Picture (c)1996 Brett Greiman

Central Maine Morning Sentinel - Waterville, Maine. August 1996

By Steve Eaton

BLUE HILL - If people came to Melanie's Maine concert last week expecting to see a relic from the 60's reliving lost fame and playing old tunes they may have been disappointed.

It is true that Melanie Safka performed at Woodstook in 1969 and is known for several hits that came out in the early 1970's such as "Look What They've Done To My Song, Ma" and "Brand New Key." But she's spent much of her career trying to leave behind the image of the cute vulnerable young flower child she gained more than 20 years ago.

Melanie was rediscovered last week by a small crowd that caught her performance at the Left Bank Cafe. The Left Bank Cafe is really the downstairs of a remodelled home. The rustic cafe seemed made for Melanie who soon created a feeling as if those present were intimate friends invited over for an impromptu jam session. At 49 Melanie no longer comes across as a flower child but instead a seasoned and salty performer who never takes herself too seriously. Despite the years, however, the mischief is still in her eyes and the rebel still filters through her music.

"This is as free as I've ever been, as far as doing what I want to do," she said after the concert.

Much of that freedom comes from Lee Weissman, a classically trained guitarist, who opened for Melanie and did back up vocals and guitar for her while she sang. She would play, change directions, speed up, and, at times, suddenly stop to explain something on her mind. Melanie said she hates to rehearse and loves playing with Weisman because he seems to be able to anticipate her next move even though they only first met weeks ago. She said she has never before connected with a musician as well as she has with Weissman.

After the show Weissman said that during each show she launches into at least three unplanned songs that he's never even heard before. He said at the Left Bank Cafe she did about five songs that took him by surprise. He not only was able to accompany her into the new territory but played off her banter with his own comments and melodies.

Melanie was also backed with vocals by her daughter, Jeordie Schekeryk. The 21-year-old, who looks a little like her mother did in the 1970's, added a beautiful blend to the music, contributing strong clear back up harmonies that never overshadowed her mother.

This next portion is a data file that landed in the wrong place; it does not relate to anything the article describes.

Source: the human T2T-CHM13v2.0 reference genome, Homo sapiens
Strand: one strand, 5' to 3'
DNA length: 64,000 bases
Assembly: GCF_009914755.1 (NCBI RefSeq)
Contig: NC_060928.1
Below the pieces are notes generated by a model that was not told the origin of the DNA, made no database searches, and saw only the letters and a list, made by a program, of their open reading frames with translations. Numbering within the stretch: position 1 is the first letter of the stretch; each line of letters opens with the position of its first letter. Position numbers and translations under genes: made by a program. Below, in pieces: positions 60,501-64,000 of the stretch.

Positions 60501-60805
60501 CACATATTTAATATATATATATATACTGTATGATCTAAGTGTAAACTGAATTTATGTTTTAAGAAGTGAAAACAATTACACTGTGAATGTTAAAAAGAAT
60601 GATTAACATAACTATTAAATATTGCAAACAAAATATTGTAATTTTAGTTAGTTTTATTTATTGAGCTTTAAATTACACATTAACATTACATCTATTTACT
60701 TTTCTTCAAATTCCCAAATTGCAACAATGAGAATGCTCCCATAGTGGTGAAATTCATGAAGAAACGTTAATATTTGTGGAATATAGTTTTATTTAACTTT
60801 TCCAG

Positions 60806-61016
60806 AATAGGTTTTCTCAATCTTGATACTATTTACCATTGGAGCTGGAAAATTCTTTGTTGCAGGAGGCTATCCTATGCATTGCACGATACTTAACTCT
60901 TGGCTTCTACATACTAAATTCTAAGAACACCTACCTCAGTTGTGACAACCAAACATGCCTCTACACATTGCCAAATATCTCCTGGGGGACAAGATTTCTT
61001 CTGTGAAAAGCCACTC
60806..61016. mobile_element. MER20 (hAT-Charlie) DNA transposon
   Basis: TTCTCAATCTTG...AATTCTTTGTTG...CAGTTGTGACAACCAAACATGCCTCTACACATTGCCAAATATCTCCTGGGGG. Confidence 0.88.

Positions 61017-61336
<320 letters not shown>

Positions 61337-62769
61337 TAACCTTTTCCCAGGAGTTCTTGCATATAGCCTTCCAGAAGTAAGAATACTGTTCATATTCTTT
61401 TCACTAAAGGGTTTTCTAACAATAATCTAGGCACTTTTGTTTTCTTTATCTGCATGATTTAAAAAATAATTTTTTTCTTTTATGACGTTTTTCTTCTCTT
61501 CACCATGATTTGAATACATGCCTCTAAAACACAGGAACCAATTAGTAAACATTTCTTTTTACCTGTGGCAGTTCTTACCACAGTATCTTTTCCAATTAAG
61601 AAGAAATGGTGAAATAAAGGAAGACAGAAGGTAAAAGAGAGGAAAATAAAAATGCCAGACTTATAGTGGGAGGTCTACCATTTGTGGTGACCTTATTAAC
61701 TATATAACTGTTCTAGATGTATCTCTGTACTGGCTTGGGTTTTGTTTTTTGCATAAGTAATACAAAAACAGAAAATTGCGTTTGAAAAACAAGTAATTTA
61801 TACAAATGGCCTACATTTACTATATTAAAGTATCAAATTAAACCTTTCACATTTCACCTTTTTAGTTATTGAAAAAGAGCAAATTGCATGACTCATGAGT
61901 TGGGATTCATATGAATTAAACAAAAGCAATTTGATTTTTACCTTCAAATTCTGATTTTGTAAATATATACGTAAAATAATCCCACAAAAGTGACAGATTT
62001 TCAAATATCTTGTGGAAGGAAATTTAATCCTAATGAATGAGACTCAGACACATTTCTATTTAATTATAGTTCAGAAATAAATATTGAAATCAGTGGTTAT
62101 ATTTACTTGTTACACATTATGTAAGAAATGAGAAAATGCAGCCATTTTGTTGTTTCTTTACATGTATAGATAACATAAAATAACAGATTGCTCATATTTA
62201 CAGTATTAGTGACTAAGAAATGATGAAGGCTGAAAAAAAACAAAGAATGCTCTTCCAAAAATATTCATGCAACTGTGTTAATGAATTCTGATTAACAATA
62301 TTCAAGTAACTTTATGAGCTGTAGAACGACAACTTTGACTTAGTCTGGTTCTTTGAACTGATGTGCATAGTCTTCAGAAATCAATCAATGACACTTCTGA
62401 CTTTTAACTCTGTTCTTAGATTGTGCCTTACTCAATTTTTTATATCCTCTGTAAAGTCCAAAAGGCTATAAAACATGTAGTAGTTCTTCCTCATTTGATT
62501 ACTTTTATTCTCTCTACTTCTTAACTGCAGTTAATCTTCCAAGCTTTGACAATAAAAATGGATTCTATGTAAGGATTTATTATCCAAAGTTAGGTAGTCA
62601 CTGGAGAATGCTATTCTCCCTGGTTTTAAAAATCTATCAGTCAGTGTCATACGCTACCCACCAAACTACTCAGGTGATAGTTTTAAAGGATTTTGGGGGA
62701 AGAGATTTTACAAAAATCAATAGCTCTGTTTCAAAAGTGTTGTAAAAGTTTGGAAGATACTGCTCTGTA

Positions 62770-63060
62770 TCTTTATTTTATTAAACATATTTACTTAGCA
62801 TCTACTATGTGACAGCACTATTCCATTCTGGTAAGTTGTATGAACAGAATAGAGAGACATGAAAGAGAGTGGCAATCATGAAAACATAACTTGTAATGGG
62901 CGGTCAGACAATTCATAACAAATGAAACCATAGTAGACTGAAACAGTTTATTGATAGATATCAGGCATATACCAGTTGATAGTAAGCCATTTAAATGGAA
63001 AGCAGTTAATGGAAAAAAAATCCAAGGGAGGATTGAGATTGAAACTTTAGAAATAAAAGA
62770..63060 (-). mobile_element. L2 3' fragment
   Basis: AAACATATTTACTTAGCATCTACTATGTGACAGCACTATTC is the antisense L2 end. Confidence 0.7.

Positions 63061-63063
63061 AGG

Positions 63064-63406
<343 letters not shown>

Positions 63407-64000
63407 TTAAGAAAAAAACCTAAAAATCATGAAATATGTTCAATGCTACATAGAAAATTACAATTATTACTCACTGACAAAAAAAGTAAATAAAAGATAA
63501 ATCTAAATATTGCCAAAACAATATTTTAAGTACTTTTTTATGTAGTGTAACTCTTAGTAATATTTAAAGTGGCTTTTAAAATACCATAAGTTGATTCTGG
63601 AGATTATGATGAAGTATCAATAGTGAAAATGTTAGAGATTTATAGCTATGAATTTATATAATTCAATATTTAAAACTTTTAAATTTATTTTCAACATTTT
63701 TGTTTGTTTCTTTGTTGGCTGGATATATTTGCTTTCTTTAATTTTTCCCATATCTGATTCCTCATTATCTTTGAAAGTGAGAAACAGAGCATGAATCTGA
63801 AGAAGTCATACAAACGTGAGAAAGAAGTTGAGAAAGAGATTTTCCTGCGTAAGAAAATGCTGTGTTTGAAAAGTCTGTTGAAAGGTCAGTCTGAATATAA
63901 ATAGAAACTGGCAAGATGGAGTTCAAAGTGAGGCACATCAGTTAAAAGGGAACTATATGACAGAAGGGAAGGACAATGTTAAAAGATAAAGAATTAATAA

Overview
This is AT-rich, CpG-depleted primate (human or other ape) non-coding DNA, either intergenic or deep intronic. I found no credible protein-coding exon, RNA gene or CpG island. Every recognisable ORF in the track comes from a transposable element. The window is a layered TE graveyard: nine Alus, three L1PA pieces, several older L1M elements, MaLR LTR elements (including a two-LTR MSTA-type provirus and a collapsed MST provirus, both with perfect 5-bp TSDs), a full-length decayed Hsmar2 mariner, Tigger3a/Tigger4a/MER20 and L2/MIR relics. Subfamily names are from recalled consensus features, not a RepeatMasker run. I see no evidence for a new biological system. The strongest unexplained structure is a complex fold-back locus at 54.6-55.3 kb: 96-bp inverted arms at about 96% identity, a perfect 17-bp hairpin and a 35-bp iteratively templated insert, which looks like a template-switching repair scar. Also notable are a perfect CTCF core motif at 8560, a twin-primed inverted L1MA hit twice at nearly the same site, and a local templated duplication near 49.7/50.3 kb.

"I feel like this is really it," Melanie said of her career. "This is my time now. It strikes me funny when people come up to me and say, "You're just as good as you used to be" and I think, 'Are you kidding? I'm so much better than I used to be. It's not even close."

Even in the early 1970's Melanie was already tiring of repeatedly performing her hit songs and preferred European audiences that seemed more open to her new music. Before she performed at the Left Bank she said she would sing some of her old hits if she got desperate. Last week she only did a few old favorites but it didn't seem to be out of desperation.

She answered a request and sang "Brand New Key" but not without apologising for the way the light pop tune evolved and took on a life of its own.

"This one was so big," she joked before singing the song, "that I couldn't live this one down. This was like getting me to play in 8,000 seat auditoriums, you know, and I was playing to people I wouldn't necessarily invite (to my concert.) This transcended taste."

Melanie's latest CD, "Unchained Melanie", was recorded with Weisman, Jeordie, her other daughter, Leilah, 22, and son Beau, 15, among others. The music is clear, peaceful, and rewarding. It should appeal to her die-hard fans who've tried to keep track of her over the years. It could also, however, win her a new audience. Her voice seems deeper, more steady and her tone more mellow than it did in the 1970's.

Melanie was an unknown when she went for an acting audition and accidentally ended up in the wrong office in the late 1960's. It was there she met record producer Peter Schekeryk who asked her to play. She ended up going home with a recording contract. They were married in 1968 and he has been her manager and husband ever since. Melanie said that she was uncomfortable with her fame of the early 1970's.

"I had hit records and I wasn't real star material, you know," she said. "I mean really and truly, my personality is . . . if I go to a party I end up in the corner talking to the quietest person in the room. I'm just that kind of a person."

Melanie said she could use a little more fame now days. She said she likes the fact that she can do ordinary things without being recognised but she said her professional life would be easier if her work were better known.

Picture (c)1985 Rick Ziegler

The 1980's was not an easy time for her professionally. She had recorded with so many different labels that she hasn't had one record company consistently promoting her work. She said she never stopped working but felt as if a wall had come down making it more difficult for her music to be heard by a larger audience.

She said some people have just ended up wondering what happened to her. Melanie said she has done a lot of work in Europe where she has had a recent hit and is promoted by a major label.

Melanie's latest limited-edition CD is "Unchained Melanie"

Her children have formed their own band called "Safka" and released a CD called "A Foreign Film." That can be obtained by writing to the same address.

Weissman's latest release, "Serephia," can be obtained by writing to "Friends Of The Guitar, 50 Norton Road, Easton, CT 06612."

Steve Eaton

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